“Community gardens are critical ecological infrastructure in cities providing an important link between people and urban nature. The documented benefits of community gardens include food production, recreational opportunities, and a wide number of social benefits such as improving community stability, reducing crime, and physical and mental health benefits. While much of the literature cites community gardens as providing environmental benefits for cities, there is little empirical evidence of these benefits. Here we examine the stormwater runoff benefits of community gardens by comparing two methods to estimate absorption rates of stormwater runoff in urban community gardens of New York City. The first method uses general land cover classes as determined by a land cover dataset; the second methods adds a land cover specific to community gardens — raised beds, typically used for food production. We find that in addition to the stormwater mitigation performed by pervious surfaces within a garden site, community gardens in New York City may be retaining an additional 12 million gallons (~45 million liters) of stormwater annually due to the widespread use of raised beds with compost as a soil amendment.”
Some upcoming opportunities to network and learn about jobs in the green world and beyond…
Urban Agriculture and Green Careers Symposium – Friday, 3/25, 1pm-4pm – RSVP HERE – The Brooklyn College Student Center at 1 Campus Rd, Brooklyn, NY 11210 in the Alumni Lounge (4th Floor)
When you picture careers in sustainable agriculture in the 21st Century, we want you to think beyond Old McDonald and his farm. At the Urban Agriculture and Green Careers Symposium, get inspired by a panel of industry professionals who are thinking differently about the ways we produce food, the spaces where we farm, and the communities that are involved in agriculture. We’ll be speaking with New York City industry leaders about their personal path to these non-traditional careers, the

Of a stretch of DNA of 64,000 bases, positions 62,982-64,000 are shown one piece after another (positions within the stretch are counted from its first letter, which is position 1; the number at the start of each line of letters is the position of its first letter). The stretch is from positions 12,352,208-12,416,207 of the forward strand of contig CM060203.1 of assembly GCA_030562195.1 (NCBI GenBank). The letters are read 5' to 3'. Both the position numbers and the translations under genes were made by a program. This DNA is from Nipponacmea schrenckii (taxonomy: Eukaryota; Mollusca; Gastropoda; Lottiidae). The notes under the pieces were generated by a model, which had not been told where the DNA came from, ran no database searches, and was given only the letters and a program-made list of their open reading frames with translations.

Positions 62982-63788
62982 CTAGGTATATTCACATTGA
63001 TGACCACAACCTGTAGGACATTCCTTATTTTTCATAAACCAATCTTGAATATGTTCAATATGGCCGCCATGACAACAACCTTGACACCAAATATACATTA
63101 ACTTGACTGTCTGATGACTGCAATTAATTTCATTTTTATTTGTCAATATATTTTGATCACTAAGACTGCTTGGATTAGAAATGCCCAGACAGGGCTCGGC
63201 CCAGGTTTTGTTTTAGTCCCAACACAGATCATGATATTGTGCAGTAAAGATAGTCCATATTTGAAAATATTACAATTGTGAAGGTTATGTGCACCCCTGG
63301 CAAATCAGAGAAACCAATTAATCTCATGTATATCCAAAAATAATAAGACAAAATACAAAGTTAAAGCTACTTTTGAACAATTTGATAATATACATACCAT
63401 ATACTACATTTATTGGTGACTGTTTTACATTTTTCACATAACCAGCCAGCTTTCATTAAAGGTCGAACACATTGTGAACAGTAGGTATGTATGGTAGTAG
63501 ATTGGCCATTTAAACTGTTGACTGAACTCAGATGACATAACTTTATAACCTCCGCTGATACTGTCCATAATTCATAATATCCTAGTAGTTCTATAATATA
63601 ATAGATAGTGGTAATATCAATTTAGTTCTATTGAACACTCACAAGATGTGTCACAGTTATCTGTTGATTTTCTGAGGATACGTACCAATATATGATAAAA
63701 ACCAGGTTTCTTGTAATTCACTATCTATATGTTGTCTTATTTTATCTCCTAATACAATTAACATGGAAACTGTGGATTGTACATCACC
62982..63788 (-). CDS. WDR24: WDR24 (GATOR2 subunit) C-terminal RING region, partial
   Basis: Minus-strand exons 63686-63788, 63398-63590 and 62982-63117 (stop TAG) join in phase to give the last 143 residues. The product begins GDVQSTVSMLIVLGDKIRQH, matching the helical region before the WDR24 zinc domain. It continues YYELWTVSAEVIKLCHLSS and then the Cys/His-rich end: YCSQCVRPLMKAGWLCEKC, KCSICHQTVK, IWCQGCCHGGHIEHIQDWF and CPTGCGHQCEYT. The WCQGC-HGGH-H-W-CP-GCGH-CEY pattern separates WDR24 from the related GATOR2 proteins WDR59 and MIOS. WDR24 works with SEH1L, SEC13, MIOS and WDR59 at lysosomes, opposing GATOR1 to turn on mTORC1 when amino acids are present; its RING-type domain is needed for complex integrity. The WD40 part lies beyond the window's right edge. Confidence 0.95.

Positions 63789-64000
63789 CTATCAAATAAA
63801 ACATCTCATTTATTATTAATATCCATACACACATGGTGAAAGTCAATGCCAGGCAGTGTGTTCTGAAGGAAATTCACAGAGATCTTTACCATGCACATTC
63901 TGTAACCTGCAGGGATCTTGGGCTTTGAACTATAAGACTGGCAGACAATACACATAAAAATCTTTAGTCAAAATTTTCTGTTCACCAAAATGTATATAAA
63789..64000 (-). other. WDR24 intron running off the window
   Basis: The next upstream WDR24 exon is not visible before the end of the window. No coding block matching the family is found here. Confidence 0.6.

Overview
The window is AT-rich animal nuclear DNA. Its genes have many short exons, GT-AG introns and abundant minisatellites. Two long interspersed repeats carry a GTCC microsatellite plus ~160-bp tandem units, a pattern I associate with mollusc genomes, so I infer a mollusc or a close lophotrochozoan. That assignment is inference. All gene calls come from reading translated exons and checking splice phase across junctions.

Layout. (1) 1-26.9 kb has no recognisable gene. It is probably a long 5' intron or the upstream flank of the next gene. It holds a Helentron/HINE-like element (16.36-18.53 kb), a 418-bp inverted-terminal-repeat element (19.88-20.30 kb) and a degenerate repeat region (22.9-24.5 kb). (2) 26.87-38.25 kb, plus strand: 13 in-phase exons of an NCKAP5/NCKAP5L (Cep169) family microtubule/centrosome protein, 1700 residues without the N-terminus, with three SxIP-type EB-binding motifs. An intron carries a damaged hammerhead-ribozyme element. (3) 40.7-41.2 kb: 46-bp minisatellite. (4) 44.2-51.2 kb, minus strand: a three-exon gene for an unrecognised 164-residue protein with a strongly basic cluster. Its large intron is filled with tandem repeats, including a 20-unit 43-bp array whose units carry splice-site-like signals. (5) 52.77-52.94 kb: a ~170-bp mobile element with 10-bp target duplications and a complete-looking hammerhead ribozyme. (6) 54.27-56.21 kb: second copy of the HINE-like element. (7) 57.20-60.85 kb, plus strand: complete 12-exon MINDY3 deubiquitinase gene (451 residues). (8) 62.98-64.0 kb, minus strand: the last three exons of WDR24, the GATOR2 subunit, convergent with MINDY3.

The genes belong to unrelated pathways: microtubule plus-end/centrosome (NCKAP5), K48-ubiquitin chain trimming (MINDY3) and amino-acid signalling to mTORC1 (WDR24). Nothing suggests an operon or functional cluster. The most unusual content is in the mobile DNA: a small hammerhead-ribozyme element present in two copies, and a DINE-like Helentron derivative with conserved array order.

opportunities for education and job pathways in this sector, and their vision for the future of agriculture in our cities. Remember to bring a photo I.D. with you in order to access this event.
Bringing it Home (BiH) has begun! Well, not quite yet. Our Community Chef, Maya Stansberry, has just come on board to organize and lead BiH. It’s a big task, but we have no doubt of her ability to make BiH a huge success! Check out her background:
Prior to taking on the responsibilities of BiH’s Community Chef, Maya was a student of Kingsborough’s Culinary Art’s program and also worked as a student aide at KCC Urban Farm. After graduating in 2015, she went on to study sustainable agricultural practices at the University of California Santa Cruz. In the midst of getting her hands dirty, Maya deepened her awareness of the inequalities throughout the current food system, further fueling her desire to be a resource to others and develop ways to make cooking a part of their unique lives. In addition to her work with BiH, Maya is attending Hunter College’s Food Science and Nutrition program.
Please join us in welcoming her!
Read more about Bringing it Home at the program’s homepage.